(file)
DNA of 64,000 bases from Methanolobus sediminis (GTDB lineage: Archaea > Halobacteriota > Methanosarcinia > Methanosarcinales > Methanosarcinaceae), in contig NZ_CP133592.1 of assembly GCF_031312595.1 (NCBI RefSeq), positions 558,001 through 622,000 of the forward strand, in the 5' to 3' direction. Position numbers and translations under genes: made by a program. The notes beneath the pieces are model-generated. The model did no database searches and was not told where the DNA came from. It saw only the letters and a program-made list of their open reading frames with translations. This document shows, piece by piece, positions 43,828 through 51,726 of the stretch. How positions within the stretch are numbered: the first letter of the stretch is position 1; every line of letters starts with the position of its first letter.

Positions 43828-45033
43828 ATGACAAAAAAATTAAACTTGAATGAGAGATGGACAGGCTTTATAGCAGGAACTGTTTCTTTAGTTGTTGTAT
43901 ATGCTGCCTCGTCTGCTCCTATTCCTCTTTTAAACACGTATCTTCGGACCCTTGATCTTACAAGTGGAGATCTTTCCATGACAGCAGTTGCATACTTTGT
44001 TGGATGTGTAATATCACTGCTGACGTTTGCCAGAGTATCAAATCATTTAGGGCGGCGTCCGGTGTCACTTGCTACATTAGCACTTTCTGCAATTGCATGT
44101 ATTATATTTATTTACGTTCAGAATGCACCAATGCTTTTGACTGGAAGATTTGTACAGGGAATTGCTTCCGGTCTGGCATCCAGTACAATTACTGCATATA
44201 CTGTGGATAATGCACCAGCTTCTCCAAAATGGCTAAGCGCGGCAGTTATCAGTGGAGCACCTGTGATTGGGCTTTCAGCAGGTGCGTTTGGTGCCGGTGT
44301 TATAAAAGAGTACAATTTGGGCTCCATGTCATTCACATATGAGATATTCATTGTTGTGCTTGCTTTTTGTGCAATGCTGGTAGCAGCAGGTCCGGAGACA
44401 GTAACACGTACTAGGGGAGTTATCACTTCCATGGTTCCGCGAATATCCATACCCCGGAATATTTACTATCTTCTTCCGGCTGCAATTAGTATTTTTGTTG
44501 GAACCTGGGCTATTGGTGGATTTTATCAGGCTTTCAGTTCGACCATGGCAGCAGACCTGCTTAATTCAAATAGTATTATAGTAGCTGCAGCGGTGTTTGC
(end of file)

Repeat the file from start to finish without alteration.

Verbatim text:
DNA of 64,000 bases from Methanolobus sediminis (GTDB lineage: Archaea > Halobacteriota > Methanosarcinia > Methanosarcinales > Methanosarcinaceae), in contig NZ_CP133592.1 of assembly GCF_031312595.1 (NCBI RefSeq), positions 558,001 through 622,000 of the forward strand, in the 5' to 3' direction. Position numbers and translations under genes: made by a program. The notes beneath the pieces are model-generated. The model did no database searches and was not told where the DNA came from. It saw only the letters and a program-made list of their open reading frames with translations. This document shows, piece by piece, positions 43,828 through 51,726 of the stretch. How positions within the stretch are numbered: the first letter of the stretch is position 1; every line of letters starts with the position of its first letter.

Positions 43828-45033
43828 ATGACAAAAAAATTAAACTTGAATGAGAGATGGACAGGCTTTATAGCAGGAACTGTTTCTTTAGTTGTTGTAT
43901 ATGCTGCCTCGTCTGCTCCTATTCCTCTTTTAAACACGTATCTTCGGACCCTTGATCTTACAAGTGGAGATCTTTCCATGACAGCAGTTGCATACTTTGT
44001 TGGATGTGTAATATCACTGCTGACGTTTGCCAGAGTATCAAATCATTTAGGGCGGCGTCCGGTGTCACTTGCTACATTAGCACTTTCTGCAATTGCATGT
44101 ATTATATTTATTTACGTTCAGAATGCACCAATGCTTTTGACTGGAAGATTTGTACAGGGAATTGCTTCCGGTCTGGCATCCAGTACAATTACTGCATATA
44201 CTGTGGATAATGCACCAGCTTCTCCAAAATGGCTAAGCGCGGCAGTTATCAGTGGAGCACCTGTGATTGGGCTTTCAGCAGGTGCGTTTGGTGCCGGTGT
44301 TATAAAAGAGTACAATTTGGGCTCCATGTCATTCACATATGAGATATTCATTGTTGTGCTTGCTTTTTGTGCAATGCTGGTAGCAGCAGGTCCGGAGACA
44401 GTAACACGTACTAGGGGAGTTATCACTTCCATGGTTCCGCGAATATCCATACCCCGGAATATTTACTATCTTCTTCCGGCTGCAATTAGTATTTTTGTTG
44501 GAACCTGGGCTATTGGTGGATTTTATCAGGCTTTCAGTTCGACCATGGCAGCAGACCTGCTTAATTCAAATAGTATTATAGTAGCTGCAGCGGTGTTTGC